Tomorrow night, Saturday, September 24, 2022 at 7:32 pm, the SpaceX Starlink 4-35 launch is scheduled to occur on the Falcon 9 launch vehicle. This launch is happening at Cape Canaveral Florida, and may be visible to sky watchers in Southern New England. Last Sunday night, a Starlink launch occurred at Cape Canaveral, and about 10 minutes later, the launch vehicle was visible from Newport, Rhode Island, even through heavy haze, about 35° over the south sky. SpaceX doesn’t generally publish visibility maps, though launches from Cape Canaveral have a probability of being visible along the East Coast. If you are up for a try, you should set out to a location with a good view of the southern sky, potentially the southern horizon. Be there for the launch time. About 10 minutes after the launch happens, be sure to scan the entire southern sky, as you just may see it. SpaceX launches are usually quite dramatic, and being that this launch is happening during the twilight hours, the launch vehicle may end up in direct sunlight, which would put on an amazing show! Will you see it, we aren’t sure, but the prospects of an amazing view are just too bold to pass up. If you happen to see it, be sure to let us know either at astronomer@frostydrew.org, or on our Facebook.

Save the Date: International Observe the Moon Night
On Saturday, October 1, 2022, the Frosty Drew Observatory and Science Center will celebrate International Observe the Moon Night with views of the Moon in our numerous telescopes, presentations about the Moon, and video clips of the Moon around our campus. This is our night at Frosty Drew to make amends with the Moon for all the complaining we do about it being too bright. On this night, thousands of schools, libraries, and science organizations around the world will host events to spotlight Earth’s only natural satellite. The Moon will be in a beautiful 36% waxing crescent phase, which will show a stunning view of Earthshine, which is when the shadow side of the Moon is visible due to sunlight reflecting off of Earth and illuminating the nighttime regions of the Moon. We will have our 24 inch PlaneWave offering close up views of craters and lunar maria. Our Courtyard telescopes will offer a full view of the Moon, with another telescope offering a wide field view of the entire Moon against the sky. The Lunar Lounge will be set up with a live view of the Moon projected from a telescope onto the exterior Sky Theatre wall. NASA Solar System ambassador, Frank Puglia, will be presenting in the Sky Theatre. Our event will run from 6:30 pm – 10:30 pm. Put the date on your calendar and stop in for a fantastic night with the Moon.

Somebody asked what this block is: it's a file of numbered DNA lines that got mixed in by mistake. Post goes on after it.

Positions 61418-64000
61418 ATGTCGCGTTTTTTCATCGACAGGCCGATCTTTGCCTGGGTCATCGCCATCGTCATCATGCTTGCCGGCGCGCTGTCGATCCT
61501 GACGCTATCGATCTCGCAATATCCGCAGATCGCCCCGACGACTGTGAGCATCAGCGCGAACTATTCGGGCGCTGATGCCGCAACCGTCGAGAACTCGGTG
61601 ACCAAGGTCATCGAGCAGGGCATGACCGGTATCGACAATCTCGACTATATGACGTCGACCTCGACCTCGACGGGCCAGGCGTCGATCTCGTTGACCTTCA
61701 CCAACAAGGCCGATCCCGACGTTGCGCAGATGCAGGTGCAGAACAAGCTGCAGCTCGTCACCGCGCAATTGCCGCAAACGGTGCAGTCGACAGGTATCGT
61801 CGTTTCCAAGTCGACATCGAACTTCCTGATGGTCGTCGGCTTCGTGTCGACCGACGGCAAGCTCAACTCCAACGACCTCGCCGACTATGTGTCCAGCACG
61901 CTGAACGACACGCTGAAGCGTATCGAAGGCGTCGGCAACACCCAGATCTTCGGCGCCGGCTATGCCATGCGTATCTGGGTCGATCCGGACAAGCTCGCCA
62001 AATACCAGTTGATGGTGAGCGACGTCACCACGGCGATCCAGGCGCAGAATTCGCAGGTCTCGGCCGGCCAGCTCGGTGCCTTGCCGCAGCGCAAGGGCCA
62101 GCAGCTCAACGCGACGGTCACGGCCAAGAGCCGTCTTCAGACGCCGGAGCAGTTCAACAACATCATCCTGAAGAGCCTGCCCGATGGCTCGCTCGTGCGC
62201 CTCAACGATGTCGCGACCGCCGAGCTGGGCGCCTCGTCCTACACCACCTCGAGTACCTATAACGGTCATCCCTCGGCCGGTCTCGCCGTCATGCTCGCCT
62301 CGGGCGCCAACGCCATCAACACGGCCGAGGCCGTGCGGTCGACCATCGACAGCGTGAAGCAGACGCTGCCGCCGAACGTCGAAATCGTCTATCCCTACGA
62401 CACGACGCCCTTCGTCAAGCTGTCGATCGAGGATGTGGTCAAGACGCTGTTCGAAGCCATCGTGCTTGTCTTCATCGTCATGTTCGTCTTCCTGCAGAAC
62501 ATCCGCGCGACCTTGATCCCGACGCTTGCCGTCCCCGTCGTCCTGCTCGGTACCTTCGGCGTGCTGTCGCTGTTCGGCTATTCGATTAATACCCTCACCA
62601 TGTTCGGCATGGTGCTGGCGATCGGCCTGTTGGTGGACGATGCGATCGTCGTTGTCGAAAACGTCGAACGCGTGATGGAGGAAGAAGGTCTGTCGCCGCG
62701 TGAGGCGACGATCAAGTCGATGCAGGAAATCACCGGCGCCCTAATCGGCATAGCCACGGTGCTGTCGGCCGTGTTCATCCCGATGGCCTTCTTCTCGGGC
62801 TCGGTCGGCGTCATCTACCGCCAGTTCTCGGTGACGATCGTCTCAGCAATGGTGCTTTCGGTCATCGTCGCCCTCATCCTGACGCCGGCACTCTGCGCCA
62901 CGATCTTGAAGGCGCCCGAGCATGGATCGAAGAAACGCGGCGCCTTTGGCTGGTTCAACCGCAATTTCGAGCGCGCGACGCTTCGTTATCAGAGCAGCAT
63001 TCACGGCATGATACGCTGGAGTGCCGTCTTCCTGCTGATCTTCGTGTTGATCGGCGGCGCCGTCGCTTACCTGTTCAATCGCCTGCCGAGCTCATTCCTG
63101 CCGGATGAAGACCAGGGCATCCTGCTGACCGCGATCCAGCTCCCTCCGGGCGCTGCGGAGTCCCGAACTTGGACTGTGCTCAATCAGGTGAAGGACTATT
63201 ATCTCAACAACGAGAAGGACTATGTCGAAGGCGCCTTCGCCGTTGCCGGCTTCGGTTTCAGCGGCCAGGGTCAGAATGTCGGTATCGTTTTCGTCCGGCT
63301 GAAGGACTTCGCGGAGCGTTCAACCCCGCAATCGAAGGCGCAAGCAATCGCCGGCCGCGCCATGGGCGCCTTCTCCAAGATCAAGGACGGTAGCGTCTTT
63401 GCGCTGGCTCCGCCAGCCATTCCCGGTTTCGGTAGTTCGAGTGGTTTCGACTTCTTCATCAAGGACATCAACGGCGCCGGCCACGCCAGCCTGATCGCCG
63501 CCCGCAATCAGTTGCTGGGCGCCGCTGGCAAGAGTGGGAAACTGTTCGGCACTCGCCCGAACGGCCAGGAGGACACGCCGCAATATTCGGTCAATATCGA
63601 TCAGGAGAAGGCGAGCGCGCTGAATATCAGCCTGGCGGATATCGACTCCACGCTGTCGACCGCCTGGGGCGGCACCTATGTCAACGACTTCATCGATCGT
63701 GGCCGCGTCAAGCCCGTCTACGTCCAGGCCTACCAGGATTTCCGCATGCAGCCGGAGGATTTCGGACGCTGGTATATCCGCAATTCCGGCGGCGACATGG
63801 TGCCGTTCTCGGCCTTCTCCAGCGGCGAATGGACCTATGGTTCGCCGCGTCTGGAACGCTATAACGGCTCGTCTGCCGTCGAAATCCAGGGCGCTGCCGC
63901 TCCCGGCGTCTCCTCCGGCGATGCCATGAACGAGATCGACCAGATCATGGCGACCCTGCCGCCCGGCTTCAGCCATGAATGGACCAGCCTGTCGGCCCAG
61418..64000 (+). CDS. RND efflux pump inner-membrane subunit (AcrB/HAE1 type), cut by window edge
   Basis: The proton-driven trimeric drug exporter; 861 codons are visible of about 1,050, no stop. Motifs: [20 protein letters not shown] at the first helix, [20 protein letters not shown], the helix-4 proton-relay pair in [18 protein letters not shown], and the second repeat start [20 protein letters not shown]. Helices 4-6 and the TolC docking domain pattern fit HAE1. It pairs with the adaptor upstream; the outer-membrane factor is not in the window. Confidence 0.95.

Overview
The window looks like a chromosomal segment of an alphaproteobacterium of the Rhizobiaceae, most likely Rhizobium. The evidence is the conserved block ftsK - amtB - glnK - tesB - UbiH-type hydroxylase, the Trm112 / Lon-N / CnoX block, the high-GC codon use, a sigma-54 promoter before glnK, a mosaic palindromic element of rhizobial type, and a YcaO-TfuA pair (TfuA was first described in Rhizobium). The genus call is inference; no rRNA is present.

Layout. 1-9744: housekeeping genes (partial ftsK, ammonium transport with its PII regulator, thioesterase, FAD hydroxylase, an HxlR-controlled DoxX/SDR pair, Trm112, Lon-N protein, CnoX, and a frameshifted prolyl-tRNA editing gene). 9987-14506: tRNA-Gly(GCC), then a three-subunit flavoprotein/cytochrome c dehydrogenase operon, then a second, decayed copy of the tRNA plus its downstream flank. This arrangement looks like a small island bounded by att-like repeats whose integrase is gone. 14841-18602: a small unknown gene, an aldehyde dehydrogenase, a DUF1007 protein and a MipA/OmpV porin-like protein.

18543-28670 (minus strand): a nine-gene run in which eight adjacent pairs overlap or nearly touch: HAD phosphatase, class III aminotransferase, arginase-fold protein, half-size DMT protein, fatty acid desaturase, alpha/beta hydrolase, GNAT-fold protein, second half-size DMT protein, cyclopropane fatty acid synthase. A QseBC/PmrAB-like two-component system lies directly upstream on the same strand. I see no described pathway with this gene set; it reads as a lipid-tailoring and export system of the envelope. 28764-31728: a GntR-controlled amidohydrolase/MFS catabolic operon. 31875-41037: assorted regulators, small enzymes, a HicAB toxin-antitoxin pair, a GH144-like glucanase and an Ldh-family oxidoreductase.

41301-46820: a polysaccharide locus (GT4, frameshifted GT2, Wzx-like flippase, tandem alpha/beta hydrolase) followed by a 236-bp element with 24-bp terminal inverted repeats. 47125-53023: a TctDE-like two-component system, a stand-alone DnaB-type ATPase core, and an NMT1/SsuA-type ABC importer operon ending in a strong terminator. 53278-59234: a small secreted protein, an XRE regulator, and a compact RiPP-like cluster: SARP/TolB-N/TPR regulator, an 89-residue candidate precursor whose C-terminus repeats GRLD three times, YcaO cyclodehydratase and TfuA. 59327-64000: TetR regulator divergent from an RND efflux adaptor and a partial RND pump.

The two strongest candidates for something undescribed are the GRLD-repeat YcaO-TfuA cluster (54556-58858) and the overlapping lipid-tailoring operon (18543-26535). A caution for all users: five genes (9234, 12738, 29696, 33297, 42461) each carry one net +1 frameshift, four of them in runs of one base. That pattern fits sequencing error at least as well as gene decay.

Evening passes of the International Space Station (ISS) will continue this week over our region. Though most of the best passes of this current cycle have already occurred, you still can catch a good view of the ISS zooming by. Here are a few pass times for this weekend and coming week:

Fri, Sep 23 at 7:11 pm, starting in the WNW, rising to 18°, heading towards the NNE
Sat, Sep 24 at 8:00 pm, starting in the NW, rising to 14°, heading towards the NNE
Sun, Sep 25 at 8:48 pm, starting in the NNW, rising to 17°, and into orbital sunset
Mon, Sep 26 at 8:00 pm, staring in the NNW, rising to 16°, heading towards the NNE, and into orbital sunset
Tue, Sep 27 at 8:48 pm, starting in the NW, rising to 21°, and into orbital sunset
Wed, Sep 28 at 7:59 pm, starting in the NW, rising to 23°, heading towards the NNE, and into orbital sunset
Thu, Sep 29 at 8:47 pm, starting in the NW, rising to 26°, and into orbital sunset

Note that these pass times are for Southern New England sky watchers, and are generally acceptable for all locations in the Northeast. For daily pass times of the ISS, and other bright satellites, visit the Frosty Drew Daily Satellite Pass Prediction Utility. Now put these times on your calendar and set your alarms to catch a view of humanity’s only continuously inhabited space-based residence passing over.

Scott MacNeill
Scott MacNeill
Entry Date:
Sep 23, 2022
Published Under:
Scott MacNeill's Columns